Quickly, we were traveling beside Elm Lake. At the edge of the lake is some type of lock or spillage gate.
Along this area of the lake are many water plants with light, bluish flowers. We were amazed by the density of the plants growing in the lake. It looks like a meadow of wild flowers.
Fortunately for us, we took the wrong path. We had planned on traveling around Horseshoe Lake and over to the Big Creek Loop. Instead, we were on the Spillway Trail that took us over to the observation tower by 40 Acre Lake. The Spillway Trail had two alligators resting on the trail. And, we counted four more alligators swimming in the swamps that we walked beside while hiking the trail.
The trail etiquette is to stay on the trails and to stay clear of grasses, twigs, and soil near the side of the trails since alligator nests are found along the water's edge.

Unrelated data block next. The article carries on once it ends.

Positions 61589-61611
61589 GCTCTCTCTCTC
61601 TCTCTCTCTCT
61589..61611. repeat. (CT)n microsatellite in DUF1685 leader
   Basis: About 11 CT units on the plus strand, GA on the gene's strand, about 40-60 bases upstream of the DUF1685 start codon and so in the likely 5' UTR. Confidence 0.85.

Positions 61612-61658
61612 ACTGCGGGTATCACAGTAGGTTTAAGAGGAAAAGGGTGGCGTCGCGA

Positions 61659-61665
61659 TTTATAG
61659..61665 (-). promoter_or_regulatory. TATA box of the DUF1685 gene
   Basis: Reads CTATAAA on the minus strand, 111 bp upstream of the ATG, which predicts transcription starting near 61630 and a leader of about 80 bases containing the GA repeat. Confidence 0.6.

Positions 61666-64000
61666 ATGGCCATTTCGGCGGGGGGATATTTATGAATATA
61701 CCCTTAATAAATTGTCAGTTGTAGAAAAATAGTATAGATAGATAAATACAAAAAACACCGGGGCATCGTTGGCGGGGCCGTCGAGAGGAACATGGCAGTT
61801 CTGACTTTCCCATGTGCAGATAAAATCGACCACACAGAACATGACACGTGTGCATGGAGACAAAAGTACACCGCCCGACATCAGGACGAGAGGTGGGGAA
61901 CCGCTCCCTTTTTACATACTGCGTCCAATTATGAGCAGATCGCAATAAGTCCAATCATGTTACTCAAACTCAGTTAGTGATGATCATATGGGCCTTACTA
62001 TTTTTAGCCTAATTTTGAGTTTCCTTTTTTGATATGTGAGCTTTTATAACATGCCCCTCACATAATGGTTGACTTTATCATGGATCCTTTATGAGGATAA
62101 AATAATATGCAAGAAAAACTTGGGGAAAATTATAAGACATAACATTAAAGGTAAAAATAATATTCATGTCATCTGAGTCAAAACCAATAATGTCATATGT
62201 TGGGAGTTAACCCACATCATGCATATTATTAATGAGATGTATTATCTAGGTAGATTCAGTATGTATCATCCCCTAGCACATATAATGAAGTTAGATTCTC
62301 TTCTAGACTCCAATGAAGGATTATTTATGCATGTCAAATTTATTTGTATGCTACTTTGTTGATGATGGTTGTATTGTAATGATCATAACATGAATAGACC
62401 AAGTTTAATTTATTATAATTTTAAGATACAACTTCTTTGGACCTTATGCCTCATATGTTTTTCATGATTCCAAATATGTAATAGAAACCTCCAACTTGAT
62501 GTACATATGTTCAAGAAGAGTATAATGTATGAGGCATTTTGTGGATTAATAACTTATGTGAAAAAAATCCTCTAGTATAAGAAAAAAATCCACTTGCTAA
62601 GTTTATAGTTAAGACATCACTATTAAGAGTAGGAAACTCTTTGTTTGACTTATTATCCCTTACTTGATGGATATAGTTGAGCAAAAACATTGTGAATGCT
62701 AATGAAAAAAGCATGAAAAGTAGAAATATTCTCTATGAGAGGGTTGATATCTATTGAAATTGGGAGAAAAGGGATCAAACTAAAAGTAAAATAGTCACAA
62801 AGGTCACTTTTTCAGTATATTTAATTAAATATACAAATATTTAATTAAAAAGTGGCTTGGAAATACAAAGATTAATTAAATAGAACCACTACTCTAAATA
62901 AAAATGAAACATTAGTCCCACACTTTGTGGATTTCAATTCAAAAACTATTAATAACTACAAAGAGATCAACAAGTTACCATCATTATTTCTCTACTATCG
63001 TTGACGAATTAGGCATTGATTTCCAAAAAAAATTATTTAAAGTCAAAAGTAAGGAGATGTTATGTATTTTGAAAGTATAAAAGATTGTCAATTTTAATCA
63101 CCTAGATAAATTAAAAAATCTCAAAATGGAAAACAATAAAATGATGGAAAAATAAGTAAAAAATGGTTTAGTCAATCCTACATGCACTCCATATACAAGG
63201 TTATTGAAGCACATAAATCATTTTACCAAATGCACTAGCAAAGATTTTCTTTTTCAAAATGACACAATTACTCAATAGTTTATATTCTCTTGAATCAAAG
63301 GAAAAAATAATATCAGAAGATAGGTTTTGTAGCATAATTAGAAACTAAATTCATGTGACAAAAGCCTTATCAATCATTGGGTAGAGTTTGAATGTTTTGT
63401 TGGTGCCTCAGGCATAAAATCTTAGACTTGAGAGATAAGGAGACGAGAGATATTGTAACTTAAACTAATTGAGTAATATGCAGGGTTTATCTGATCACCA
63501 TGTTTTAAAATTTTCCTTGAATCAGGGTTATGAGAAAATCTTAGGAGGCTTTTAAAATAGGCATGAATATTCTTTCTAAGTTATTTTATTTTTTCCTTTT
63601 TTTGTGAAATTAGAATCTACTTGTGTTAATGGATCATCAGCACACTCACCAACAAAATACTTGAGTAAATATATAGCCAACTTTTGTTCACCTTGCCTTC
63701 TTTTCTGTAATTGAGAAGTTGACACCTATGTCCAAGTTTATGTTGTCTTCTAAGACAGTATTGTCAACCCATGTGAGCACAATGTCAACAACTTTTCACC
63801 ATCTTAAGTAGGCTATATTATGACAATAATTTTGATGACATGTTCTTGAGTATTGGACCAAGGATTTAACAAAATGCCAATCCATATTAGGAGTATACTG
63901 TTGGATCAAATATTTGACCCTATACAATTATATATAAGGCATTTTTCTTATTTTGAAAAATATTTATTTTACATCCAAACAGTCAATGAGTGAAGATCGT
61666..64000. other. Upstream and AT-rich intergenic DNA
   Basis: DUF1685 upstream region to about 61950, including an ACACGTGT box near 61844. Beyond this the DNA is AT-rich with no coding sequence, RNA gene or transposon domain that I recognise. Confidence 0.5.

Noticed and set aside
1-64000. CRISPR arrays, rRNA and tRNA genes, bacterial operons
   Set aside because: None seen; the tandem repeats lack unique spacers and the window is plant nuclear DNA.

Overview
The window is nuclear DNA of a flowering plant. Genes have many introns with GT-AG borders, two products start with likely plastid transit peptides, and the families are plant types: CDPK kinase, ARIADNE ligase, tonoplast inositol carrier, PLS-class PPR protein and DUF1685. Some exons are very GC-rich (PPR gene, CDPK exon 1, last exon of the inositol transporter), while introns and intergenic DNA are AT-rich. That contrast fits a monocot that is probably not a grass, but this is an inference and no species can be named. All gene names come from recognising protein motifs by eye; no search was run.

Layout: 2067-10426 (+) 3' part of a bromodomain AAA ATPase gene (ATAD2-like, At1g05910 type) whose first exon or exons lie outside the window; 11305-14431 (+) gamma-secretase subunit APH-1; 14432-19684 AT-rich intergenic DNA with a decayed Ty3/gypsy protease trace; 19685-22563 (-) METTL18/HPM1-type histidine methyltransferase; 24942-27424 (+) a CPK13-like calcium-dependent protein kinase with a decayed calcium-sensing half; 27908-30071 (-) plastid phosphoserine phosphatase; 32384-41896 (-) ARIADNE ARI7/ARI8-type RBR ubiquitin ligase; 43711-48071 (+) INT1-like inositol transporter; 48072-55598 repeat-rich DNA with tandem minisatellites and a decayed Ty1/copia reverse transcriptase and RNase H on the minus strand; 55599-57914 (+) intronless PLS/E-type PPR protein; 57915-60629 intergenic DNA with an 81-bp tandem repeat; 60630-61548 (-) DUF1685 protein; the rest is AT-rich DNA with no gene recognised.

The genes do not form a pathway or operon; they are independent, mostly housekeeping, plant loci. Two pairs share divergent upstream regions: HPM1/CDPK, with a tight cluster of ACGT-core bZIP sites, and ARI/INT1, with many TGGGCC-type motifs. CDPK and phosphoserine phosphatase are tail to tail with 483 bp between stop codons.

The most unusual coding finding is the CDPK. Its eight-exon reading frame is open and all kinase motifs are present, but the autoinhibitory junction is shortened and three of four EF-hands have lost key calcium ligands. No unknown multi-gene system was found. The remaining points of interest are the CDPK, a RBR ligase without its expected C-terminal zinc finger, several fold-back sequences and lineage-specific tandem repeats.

We weren't about to venture off the trail to get a closer look at the pretty green waters. Even though the trail is wide, seeing an alligator resting at trail's edge is very scary.
The warning is to keep at least 30 feet from an alligator, and don't assume that they are slow moving.
During our walk along the path we saw a turtle cross the path at record speed. I wasn't about to piss off an alligator to see how fast it could move.
From the observation tower there were stunning views of the flat and swampy Brazos Bend.
After climbing down from the observation deck, we headed back in the direction we came- along this trail. Back at the junction with the lock, we took the Old Horseshoe Lake loop. We never did make the trek out on the Big Creek Loop since it was closed to hikers. This State Park has a campground. If ever my husband and I take an RV trip to Houston, I plan to stop here for a couple of days. There are many interesting trails to explore. So next time I visit my daughter, I will venture here again to hike and learn more about this beautiful area.